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The Cutting Edge
Volume VII, Number 3, July 2000
News and Notes | Recent Treatments | Leaps and Bounds | Germane Literature
BIGNONIACEAE. This is really a new identification: Francisco Morales (INB), coauthor of the Manual Bignoniaceae treatment, informs us that a mystery collection (consisting solely of fruits) from the Reserva Biológica Carara, once determined tentatively as Clytostoma sciuripabulum Bureau & K. Schum. by the late Al Gentry, actually represents Clytostoma pterocalyx Sprague. Like the former sp., C. pterocalyx has been regarded as strictly South American, where it was known from Colombia, Ecuador, and Venezuela.
BROMELIACEAE. Catopsis hahnii Baker, formerly recorded only from Mexico to Nicaragua, is locally common at ca. 2000 m elevation on Cerro Abejonal, near San Marcos de Tarrazú, on the Pacific slope of the Cordillera de Talamanca. Credit both the collection and identification to the man of the hour, Francisco Morales (INB). Cerro Abejonal, now mostly deforested, gained some notoriety during the Pittier era as (supposedly) the northernmost páramo station in the New World.
ERICACEAE. The following comes to us from Manual contributor James Luteyn (NY), via Francisco Morales: a collection made by parataxonomists Enia Navarro and Annia Picado from the Pacific slope of the Cordillera de Talamanca in the Coto Brus region is the first Costa Rican record of Macleania megabracteolata Wilbur & Luteyn. This sp., soon to be transferred to the genus Gonocalyx, was previously known only from the La Fortuna area of western Panama.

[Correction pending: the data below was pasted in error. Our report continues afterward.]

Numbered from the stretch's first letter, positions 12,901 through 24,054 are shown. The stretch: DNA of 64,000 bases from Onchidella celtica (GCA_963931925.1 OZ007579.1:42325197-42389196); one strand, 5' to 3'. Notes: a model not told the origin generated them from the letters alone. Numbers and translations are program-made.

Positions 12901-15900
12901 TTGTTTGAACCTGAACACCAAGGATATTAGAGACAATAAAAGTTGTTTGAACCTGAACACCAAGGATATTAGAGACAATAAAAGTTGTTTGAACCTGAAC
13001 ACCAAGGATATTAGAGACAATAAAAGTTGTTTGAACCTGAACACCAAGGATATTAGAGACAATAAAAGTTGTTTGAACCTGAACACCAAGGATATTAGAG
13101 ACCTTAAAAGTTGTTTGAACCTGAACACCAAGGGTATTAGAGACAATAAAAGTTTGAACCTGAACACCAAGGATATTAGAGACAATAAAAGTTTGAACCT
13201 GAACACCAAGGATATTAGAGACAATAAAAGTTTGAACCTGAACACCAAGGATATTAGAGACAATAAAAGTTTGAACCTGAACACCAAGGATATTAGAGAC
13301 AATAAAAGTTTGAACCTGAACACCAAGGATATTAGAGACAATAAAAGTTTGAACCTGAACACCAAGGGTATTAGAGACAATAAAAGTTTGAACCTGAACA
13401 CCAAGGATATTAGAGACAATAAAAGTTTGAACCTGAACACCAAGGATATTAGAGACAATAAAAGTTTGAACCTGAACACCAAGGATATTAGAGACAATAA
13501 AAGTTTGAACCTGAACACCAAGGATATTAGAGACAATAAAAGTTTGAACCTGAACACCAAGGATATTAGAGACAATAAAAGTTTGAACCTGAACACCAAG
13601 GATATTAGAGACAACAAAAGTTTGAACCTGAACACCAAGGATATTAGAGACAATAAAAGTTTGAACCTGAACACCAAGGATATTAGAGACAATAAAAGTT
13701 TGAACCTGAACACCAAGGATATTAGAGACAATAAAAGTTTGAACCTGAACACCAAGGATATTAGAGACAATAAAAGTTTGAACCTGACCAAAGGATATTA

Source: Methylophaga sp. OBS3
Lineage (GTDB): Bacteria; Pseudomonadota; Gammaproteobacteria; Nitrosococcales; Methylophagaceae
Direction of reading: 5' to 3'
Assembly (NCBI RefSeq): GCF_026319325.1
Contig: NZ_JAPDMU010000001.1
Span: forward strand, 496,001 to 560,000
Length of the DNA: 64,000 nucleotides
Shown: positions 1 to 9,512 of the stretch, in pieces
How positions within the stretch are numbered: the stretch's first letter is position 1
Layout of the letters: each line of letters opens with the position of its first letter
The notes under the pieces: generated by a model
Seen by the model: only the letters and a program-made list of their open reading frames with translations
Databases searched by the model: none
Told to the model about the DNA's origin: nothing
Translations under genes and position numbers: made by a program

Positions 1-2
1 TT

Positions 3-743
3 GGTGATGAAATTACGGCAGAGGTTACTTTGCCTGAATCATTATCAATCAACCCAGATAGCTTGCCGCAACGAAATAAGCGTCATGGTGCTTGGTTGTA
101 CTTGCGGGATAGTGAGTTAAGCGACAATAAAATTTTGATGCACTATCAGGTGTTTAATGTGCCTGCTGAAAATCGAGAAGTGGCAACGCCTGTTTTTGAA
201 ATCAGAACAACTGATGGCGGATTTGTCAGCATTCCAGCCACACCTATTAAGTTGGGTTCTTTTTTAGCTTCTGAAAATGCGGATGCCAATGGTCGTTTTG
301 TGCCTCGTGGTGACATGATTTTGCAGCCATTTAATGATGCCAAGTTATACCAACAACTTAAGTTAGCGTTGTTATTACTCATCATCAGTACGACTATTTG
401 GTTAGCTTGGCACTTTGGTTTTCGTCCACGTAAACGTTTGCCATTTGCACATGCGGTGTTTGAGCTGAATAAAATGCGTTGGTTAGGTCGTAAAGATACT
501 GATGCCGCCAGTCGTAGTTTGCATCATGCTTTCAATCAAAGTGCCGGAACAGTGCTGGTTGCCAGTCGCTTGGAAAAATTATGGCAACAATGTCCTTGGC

MARANTACEAE. A collection made by Manual co-PI Barry Hammel and 'Don Chico' Morales from the rocky slopes of Cerro Caraigres matches Calathea coccinea Standl. & Steyerm., otherwise known only from southern Mexico (Oaxaca, Chiapas) and Guatemala. The identification was verified by specialist and Manual contributor Helen Kennedy (UBC) from a scanned image.
STERCULIACEAE. According to Alexander ('Popeye') Rodríguez (INB), one of Roberto ('Lupo') Espinoza's collections from Bahía Hachal, on the Península de Santa Elena, appears to represent Melochia tomentosa L., not previously reported from between Nicaragua and Colombia.